The only free and comprehensive online etymological dictionary of the Spanish language
detrás (Adverb) "behind"
12th cent. From de and tras.
Indo-European
Romance
Asturian detrás
día m. (Noun) "day"
10th cent. From Vulgar Latin *dia, from Latin dies 'id.,' originally dius. From Proto-Italic *diē- 'id.' From Proto-Indo-European *di̯-eu̯-, the name of the Indo-European sky god. See also dios.
Indo-European
Romance
Asturian día, Portuguese dia, Galician día, Catalan dia, French -di, Italian , Aromanian dzuã, Romanian zi, Sardinian día
Italic
Oscan iúkleí "on the day" (< *di̯o-kelo-), Umbrian tiçel "day?" (meaning uncertain)
Celtic
Old Irish dïe, Old Welsh did, Old Breton ded, Old Cornish det
Balto-Slavic
Old Church Slavonic dьnь, Lithuanian dienà
Armenian
Armenian tiw
Indo-Iranian
Sanskrit dyáv- "day," "Sky Father," "god of the sky"
diablo m. (Noun) "devil"
10th cent. From Late Latin diabolus 'id.,' from Ancient Greek διάβολος (diábolos) "slanderer," but also "devil," composed of διά (diá) "across" and βάλλειν (bállein) "to throw." Greek διά is from Proto-Indo-European *dis "apart" (see des-); βάλλειν is from Proto-Indo-European *gwelh1- "to hit by throwing."
Indo-European
Romance
Asturian diablu, Portuguese diabo, Galician diablo, Catalan diable, French diable, Italian diavolo, Romanian diavol, Sardinian diàbulu
diáfano (Adjective) (especially of fabric) "translucent," "transparent"
Borrowed from Medieval Latin diaphanus "transparent," itself borrowed from Ancient Greek διαφανής (diaphanés) 'id.,' from διά- (dia) "through" and φαίνειν (phaínein) "to shine" (see fantasma for a continued etymology). Ancient Greek διά-, more literally read as "in two," probably derives from a pre-form *diha-, and thus is from Proto-Indo-European *di̯s "apart" (see dis-).
Indo-European
Hellenic
Lesbian ζά (dzá) "through"
diario m. (Adjective, Noun) "daily;" "daily newspaper"
16th cent. From Latin diarium 'id.' From dies "day" (see día).
dicho m. (Adjective, Noun) "said;" "saying"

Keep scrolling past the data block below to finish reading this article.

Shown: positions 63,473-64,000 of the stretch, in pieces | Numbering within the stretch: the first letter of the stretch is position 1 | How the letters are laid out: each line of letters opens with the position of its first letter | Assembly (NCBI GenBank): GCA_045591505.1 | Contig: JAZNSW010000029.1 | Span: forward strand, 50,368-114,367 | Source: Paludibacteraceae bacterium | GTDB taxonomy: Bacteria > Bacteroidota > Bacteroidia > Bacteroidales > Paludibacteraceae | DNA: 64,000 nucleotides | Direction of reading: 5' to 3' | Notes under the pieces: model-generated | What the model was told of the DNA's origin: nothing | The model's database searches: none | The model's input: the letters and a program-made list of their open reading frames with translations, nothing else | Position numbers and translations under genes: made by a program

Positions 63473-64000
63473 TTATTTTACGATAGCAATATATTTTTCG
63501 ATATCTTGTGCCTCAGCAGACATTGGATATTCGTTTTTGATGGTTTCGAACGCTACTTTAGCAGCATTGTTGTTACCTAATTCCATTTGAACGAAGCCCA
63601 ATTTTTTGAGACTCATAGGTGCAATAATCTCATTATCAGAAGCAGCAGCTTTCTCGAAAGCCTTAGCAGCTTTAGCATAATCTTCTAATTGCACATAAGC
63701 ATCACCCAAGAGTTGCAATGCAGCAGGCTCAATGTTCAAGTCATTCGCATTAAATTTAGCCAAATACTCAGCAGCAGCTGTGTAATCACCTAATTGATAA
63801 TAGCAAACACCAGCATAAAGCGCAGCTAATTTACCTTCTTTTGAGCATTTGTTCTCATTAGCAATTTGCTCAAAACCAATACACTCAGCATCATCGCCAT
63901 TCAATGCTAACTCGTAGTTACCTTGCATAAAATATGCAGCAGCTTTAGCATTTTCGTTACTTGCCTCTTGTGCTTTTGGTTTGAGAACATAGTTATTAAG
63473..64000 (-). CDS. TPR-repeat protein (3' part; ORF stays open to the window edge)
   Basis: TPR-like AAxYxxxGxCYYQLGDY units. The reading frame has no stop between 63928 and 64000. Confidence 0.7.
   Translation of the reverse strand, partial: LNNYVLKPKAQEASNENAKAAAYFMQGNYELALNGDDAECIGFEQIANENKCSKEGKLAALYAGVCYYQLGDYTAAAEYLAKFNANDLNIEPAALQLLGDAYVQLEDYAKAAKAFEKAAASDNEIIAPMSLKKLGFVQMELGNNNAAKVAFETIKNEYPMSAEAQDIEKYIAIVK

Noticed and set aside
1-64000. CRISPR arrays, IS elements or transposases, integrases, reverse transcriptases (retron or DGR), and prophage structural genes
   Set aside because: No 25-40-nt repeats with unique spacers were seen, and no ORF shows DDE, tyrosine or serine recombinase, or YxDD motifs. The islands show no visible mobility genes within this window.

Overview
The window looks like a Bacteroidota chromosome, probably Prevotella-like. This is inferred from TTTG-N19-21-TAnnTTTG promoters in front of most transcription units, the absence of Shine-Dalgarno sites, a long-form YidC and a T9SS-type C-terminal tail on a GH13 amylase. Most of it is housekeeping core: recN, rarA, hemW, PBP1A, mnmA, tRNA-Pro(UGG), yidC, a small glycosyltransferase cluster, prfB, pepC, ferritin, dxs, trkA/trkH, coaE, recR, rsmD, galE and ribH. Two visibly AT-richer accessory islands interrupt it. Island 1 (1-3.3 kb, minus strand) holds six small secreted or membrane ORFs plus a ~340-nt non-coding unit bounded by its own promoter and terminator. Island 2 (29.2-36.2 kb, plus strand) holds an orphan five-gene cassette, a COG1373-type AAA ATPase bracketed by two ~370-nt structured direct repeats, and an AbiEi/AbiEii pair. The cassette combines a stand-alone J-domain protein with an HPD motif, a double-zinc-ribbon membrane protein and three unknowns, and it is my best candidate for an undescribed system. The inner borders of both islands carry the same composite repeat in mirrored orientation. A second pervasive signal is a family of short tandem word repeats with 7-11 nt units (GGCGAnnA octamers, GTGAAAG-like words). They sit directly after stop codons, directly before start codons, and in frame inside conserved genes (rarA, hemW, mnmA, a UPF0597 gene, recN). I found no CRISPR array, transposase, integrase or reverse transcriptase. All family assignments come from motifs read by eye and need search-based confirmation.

Very late 15th cent. From Latin dictus 'id.,' past participle of dicere (see decir).
Indo-European
Romance
Asturian dichu, Portuguese dito, Galician dito, Catalan dit, French dit, Italian detto
Basque
Bizkaian deitu "call," Zuberoan déithü 'id.,' loanwords that Trask (2008) says points to a pre-form in Romance as *[deico]
diciembre m. (Noun) December
13th cent. From Latin december "December" (lit. "the tenth month"). December was the tenth month in the ancient Romulan calendar, but was moved to the twelfth position after Rome adopted the Republican calendar. From decem "ten" and mens "month." See diez and mes respectively.
Indo-European
Romance
Portuguese dezembro, Galician decembro, Catalan desembre, French décembre, Italian dicembre, Aromanian dechemvriu, Romanian decembrie
diciembre m. (Noun) "December"
13th cent. From Latin decembrem, accusative of december 'id.' From *decem membris "of the tenth month." From decem "ten" (see diez) and mensis "month" (see mes).
Indo-European
Romance
Asturian diciembre, Galician decembro, Portuguese dezembro, Catalan desembre, French décembre, Aromanian dechemvriu, Romanian decembrie
didáctico (Adjective) "didactic"
18th cent. Borrowed from Ancient Greek διδακτικός (didaktikós) "skilled in teaching," from διδακτός (didaktós) "learned." From the verb δῐδᾰ́σκειν (didaskein) "to teach," which was a causative reduplication of δαῆναι (daênai) "to learn." From Proto-Indo-European *dens- 'id.'
Indo-European
Romance
Galician didáctico, French didactique
Indo-Iranian
Sanskrit dasrá- "effecting miracles"
diente m. (Noun) "tooth"
12th cent. From Latin dentem, accusative of dens 'id.' From Proto-Italic *dens- 'id.' From Proto-Indo-European *h3d-n̥t- 'id.' From earlier *h3ed- of the same meaning.
Indo-European
Romance
Asturian diente, Portuguese dente, Galician dente, Catalan dent, French dent, Italian dente, Aromanian dinti, Romanian dinte, Sardinian dènte
Italic
Oscan dunte ? (meaning uncertain)
Celtic
Old Irish dét, Welsh dant
Germanic
Gothic tunþus, Old High German zand
Balto-Slavic
Russian desná, Lithuanian dantìs, Old Prussian dantis
Hellenic
Ionic ὀδών (odón)
Armenian
Armenian atamn
Indo-Iranian
Sanskrit dánt-, Young Avestan daṇtan-